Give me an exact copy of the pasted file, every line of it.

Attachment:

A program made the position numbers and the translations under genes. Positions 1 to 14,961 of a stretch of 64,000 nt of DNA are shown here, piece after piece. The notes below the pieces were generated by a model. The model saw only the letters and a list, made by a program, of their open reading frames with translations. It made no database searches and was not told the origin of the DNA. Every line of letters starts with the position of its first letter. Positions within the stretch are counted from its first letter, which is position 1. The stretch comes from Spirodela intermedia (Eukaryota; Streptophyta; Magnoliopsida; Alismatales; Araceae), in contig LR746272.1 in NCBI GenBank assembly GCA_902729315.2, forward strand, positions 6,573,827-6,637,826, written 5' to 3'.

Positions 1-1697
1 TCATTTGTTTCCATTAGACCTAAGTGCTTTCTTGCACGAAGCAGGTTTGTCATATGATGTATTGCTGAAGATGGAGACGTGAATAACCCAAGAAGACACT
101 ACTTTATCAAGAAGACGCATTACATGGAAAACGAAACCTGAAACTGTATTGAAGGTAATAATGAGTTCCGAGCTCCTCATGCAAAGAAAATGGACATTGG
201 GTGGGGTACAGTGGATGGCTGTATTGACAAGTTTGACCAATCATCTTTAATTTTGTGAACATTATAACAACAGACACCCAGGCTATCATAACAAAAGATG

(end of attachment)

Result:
A program made the position numbers and the translations under genes. Positions 1 to 14,961 of a stretch of 64,000 nt of DNA are shown here, piece after piece. The notes below the pieces were generated by a model. The model saw only the letters and a list, made by a program, of their open reading frames with translations. It made no database searches and was not told the origin of the DNA. Every line of letters starts with the position of its first letter. Positions within the stretch are counted from its first letter, which is position 1. The stretch comes from Spirodela intermedia (Eukaryota; Streptophyta; Magnoliopsida; Alismatales; Araceae), in contig LR746272.1 in NCBI GenBank assembly GCA_902729315.2, forward strand, positions 6,573,827-6,637,826, written 5' to 3'.

Positions 1-1697
1 TCATTTGTTTCCATTAGACCTAAGTGCTTTCTTGCACGAAGCAGGTTTGTCATATGATGTATTGCTGAAGATGGAGACGTGAATAACCCAAGAAGACACT
101 ACTTTATCAAGAAGACGCATTACATGGAAAACGAAACCTGAAACTGTATTGAAGGTAATAATGAGTTCCGAGCTCCTCATGCAAAGAAAATGGACATTGG
201 GTGGGGTACAGTGGATGGCTGTATTGACAAGTTTGACCAATCATCTTTAATTTTGTGAACATTATAACAACAGACACCCAGGCTATCATAACAAAAGATG